One is that if the gross cost to the employer of employing previously cheap labour rises, even if the net cost rises by somewhat less, the employer will look at ways of improving efficiency so as either to employ less labour or to get more productivity from them.

    The former option has acquired the sound of someone crying wolf in that whenever anything that might increase the cost of labour is proposed, you can be sure the Taxpayers’ Alliance, the CBI, and all the myriad group of supposedly independent think tanks and bodies purporting to represent employers come out stridently suggesting that it will cost thousands of jobs; but whether this is so is not always so discernible. In that sense I think they cry wolf too often.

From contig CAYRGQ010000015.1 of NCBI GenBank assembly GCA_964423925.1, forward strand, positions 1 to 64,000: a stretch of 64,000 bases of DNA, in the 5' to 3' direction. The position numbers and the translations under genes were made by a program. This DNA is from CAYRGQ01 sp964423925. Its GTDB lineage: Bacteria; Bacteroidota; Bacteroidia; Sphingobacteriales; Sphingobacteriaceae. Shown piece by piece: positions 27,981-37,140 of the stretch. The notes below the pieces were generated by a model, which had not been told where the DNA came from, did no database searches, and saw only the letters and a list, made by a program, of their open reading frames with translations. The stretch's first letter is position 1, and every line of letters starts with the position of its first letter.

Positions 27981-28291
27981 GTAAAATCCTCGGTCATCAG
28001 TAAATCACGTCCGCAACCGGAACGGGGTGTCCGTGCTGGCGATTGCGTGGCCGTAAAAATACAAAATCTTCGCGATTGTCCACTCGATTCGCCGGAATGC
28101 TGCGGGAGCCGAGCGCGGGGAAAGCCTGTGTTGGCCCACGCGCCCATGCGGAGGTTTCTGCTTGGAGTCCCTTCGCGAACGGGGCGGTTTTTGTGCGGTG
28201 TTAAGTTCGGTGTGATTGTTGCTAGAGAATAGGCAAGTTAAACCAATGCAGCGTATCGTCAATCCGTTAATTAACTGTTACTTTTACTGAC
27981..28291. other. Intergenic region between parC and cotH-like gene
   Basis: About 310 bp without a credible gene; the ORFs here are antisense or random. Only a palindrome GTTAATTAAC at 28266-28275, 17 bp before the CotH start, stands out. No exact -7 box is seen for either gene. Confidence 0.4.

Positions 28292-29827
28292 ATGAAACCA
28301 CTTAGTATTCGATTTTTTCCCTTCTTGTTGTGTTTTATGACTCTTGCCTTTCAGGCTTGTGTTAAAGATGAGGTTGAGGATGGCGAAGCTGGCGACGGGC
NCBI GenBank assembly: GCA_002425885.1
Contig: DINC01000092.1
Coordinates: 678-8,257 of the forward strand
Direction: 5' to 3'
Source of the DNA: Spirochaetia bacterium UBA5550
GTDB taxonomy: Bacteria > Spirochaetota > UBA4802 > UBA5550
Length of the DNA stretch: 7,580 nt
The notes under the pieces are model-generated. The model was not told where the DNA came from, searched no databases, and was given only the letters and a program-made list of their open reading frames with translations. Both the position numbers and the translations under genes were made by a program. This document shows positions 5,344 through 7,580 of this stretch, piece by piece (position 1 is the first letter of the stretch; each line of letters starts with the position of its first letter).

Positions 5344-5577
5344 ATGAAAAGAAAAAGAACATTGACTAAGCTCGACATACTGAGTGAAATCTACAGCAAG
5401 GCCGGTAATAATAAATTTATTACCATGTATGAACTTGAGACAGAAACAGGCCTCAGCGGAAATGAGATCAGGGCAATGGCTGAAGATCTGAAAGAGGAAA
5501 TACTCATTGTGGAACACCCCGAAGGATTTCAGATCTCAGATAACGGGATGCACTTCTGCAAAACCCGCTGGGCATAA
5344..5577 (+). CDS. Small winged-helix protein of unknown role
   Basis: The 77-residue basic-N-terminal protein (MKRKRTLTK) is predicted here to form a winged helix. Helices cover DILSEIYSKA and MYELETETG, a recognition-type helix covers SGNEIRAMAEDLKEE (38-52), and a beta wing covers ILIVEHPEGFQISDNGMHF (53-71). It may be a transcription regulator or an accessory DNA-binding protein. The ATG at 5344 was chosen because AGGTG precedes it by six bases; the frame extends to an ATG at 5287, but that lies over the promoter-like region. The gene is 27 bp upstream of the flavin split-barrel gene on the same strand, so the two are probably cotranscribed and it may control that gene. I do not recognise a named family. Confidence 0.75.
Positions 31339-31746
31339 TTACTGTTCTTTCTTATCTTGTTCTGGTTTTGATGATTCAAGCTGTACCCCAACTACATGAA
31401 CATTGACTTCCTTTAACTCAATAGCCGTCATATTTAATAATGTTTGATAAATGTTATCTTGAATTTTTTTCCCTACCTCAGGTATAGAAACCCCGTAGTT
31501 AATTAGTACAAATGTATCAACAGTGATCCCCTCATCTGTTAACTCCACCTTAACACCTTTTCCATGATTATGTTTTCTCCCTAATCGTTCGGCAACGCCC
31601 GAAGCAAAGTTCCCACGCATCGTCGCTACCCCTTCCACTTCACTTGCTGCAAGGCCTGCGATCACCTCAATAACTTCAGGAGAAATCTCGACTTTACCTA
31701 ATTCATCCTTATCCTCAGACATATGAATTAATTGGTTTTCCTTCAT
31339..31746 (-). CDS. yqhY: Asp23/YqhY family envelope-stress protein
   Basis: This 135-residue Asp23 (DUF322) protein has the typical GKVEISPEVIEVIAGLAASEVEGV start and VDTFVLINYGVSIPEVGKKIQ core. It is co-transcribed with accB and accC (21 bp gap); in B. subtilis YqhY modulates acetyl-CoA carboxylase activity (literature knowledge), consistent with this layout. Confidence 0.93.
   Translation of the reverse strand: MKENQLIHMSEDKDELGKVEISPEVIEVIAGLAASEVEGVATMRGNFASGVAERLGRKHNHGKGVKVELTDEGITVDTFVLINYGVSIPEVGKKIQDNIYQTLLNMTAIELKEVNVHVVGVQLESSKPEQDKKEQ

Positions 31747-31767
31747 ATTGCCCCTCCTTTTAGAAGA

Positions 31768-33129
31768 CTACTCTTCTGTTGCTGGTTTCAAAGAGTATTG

The latter is to me the more interesting. One way of achieving the latter would be to improve in-service training and so moving our economy slowly but surely from being a low wage cheap labour economy towards one with higher skills but where labour costs slightly more. I welcome this. We shall never compete with the low wage economies around the world even with the UK having the home advantage of not having to send container ships from Indonesia or wherever to transport goods to Hull or some other British port.

    I’m glad you have recognised that wages councils are probably not the answer. The labour market is no longer comprised of a small range of employment categories readily carved out between various wages boards.